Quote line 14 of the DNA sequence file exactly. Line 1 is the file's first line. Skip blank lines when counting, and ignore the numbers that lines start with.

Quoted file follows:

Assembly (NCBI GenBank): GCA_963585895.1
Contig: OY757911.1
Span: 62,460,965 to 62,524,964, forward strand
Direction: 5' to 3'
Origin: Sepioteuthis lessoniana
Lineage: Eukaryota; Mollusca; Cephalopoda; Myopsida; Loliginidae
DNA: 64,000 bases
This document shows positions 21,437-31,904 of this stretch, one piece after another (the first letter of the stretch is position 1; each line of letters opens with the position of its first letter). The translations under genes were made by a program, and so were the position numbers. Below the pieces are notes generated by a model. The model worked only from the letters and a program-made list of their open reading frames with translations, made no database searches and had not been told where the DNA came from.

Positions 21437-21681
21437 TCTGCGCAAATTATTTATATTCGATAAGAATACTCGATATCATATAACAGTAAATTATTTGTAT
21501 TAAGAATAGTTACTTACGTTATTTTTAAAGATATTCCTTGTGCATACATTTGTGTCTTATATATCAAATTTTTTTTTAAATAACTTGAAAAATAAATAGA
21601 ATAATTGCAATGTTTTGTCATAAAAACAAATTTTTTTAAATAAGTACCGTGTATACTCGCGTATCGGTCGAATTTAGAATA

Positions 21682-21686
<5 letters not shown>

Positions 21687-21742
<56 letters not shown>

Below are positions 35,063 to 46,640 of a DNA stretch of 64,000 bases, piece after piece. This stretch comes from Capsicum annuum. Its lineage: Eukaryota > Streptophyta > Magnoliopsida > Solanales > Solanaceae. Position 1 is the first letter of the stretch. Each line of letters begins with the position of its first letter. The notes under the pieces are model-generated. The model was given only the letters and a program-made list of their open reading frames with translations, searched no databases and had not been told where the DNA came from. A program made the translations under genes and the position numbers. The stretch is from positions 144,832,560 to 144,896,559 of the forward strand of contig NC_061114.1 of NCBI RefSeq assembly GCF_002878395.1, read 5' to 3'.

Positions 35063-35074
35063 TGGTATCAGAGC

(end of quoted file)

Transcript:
<5 letters not shown>